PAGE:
July 11, 2018

GENERAL

WHAT THE AFF at Affiliate World Europe

As many of you know, Affiliate World Europe is just around the corner. One of the most important conferences of the year has moved its location from Berlin to Barcelona.

The conference first took place in 2016, and after the crew attended it, Manu wrote a review of it. Here’s a quote:

“The best way I could summarize Berlin was that it looks like the most communist city I’ve ever seen. Depressing atmosphere, it looked like the people were very poor, the buses used were worse than old Romanian buses, mediocre or bad service in restaurants and cafes, etc. I really hope the STM team consider organizing future conferences in a better city, given that Europe is full of amazing cities.”

Now, this is strictly about the city – the conference itself was super high quality and we’d recommend attending it in any city it takes place really. But having a great city helps 😉

And the feedback from us and others has been heard, so 2018 means sunny Barcelona!

To speak for the quality of this conference, just check out this panel from the very first Affiliate World, in 2015 in Bangkok. A panel discussing “How To Grow And Sell Your Affiliate Business for 8+ Figures”.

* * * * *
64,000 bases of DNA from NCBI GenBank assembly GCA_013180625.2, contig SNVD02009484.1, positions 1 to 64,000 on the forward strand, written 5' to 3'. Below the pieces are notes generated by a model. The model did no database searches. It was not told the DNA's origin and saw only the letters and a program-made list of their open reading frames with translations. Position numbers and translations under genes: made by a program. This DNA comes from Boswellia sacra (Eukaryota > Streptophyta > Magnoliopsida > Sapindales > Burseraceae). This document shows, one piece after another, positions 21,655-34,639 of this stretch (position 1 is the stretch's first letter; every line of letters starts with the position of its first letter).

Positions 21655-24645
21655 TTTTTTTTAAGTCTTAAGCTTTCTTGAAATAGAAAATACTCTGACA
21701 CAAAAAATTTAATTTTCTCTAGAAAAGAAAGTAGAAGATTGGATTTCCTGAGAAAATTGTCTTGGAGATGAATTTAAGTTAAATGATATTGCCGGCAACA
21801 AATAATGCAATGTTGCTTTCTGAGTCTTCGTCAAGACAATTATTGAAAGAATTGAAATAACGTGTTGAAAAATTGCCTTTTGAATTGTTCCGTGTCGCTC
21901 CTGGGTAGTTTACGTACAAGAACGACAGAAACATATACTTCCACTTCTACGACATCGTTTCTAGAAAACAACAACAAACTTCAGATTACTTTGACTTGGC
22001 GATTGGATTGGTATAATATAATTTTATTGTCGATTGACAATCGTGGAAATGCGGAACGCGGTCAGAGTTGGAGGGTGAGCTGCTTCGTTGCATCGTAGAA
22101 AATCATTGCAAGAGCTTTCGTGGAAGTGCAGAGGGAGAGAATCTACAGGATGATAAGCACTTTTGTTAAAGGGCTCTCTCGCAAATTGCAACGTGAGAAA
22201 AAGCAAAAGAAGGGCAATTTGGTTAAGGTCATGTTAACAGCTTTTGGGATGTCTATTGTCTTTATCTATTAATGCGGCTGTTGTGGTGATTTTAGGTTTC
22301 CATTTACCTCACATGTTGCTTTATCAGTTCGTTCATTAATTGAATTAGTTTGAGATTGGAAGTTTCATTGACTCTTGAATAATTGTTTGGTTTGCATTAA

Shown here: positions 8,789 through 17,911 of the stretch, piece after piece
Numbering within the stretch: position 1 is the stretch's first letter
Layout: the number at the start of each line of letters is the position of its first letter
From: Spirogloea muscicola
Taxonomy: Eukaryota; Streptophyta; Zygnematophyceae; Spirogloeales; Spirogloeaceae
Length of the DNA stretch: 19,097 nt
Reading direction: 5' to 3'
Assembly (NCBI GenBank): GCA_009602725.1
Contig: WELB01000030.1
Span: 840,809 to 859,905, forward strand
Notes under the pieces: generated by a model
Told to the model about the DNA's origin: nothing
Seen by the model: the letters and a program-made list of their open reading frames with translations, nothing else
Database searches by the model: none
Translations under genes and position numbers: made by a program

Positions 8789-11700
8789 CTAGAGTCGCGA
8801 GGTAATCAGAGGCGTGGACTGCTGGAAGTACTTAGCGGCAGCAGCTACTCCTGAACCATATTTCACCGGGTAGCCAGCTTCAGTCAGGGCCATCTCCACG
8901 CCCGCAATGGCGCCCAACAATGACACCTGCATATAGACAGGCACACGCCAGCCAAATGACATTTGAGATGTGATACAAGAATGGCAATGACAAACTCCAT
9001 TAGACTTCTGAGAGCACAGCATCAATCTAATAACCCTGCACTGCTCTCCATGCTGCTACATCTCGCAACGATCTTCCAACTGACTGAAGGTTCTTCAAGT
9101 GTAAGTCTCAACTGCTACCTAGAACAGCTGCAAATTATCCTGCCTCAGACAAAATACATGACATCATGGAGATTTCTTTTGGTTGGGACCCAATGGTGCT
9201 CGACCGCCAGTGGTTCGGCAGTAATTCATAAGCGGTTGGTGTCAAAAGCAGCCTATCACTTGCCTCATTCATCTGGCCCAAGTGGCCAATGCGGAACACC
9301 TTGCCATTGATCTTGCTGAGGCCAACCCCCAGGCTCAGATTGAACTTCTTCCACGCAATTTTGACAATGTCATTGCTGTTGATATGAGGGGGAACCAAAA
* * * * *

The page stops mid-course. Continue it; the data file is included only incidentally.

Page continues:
This place basically puts together 3000 of the most successful affiliates on the planet, and that’s why everyone loves it!

As always, the conference will have many side-events and luckily the community crowdsourced a spreadsheet with all affiliate events and some useful info about the city.

You can check it right here.

WHAT THE AFF are we doing there?

Well, not much – even though Barcelona is a quick flight from Vienna, only Manu is attending. Someone has to stay in Vienna and work, right?

But if you see him at the conference or the side events, don’t be shy in saying “Hello!”. He’ll have some WHAT THE AFF stickers to share.

If you’re attending for the first time, don’t go overboard with the booze, don’t be secretive and if you’ve shared some good info, don’t be shy in asking others about their secrets.

Then take notes of the most important stuff, don’t rely on your memory. Things can escalate in the evenings, and you might not remember everything the following day.

Nos vemos en Barcelona!


FACEBOOK

Facebook fined £500K by UK’s Information Commissioner

The U.K. Information Commissioner’s Office (ICO, but not the crypto get-rich-quick type) announced that it would be issuing the social network with its maximum fine, £500,000 ($662,000) after it concluded that it “contravened the law by failing to safeguard people’s information.”

The critical point the ICO is addressing is that Facebook broke the law by failing to keep user data safe when their systems allowed app developers to scrape the data of up to 87 million people.

The ICO also has some uncomfortable follow-up questions for Facebook, like:

“Facebook says that Mark Zuckerberg did not know about it until it was reported in the press this year. In which case, given that it concerns a breach of the law, they should state who was the most senior person in the company to know, why they decided people like Mark Zuckerberg didn’t need to know, and why they didn’t inform users at the time about the data breach.”

While Facebook is not off the hook yet in the UK, we got some leaked footage how the FB HQ is handling the enormous fine, which will take them roughly 1.5 hours to make up for.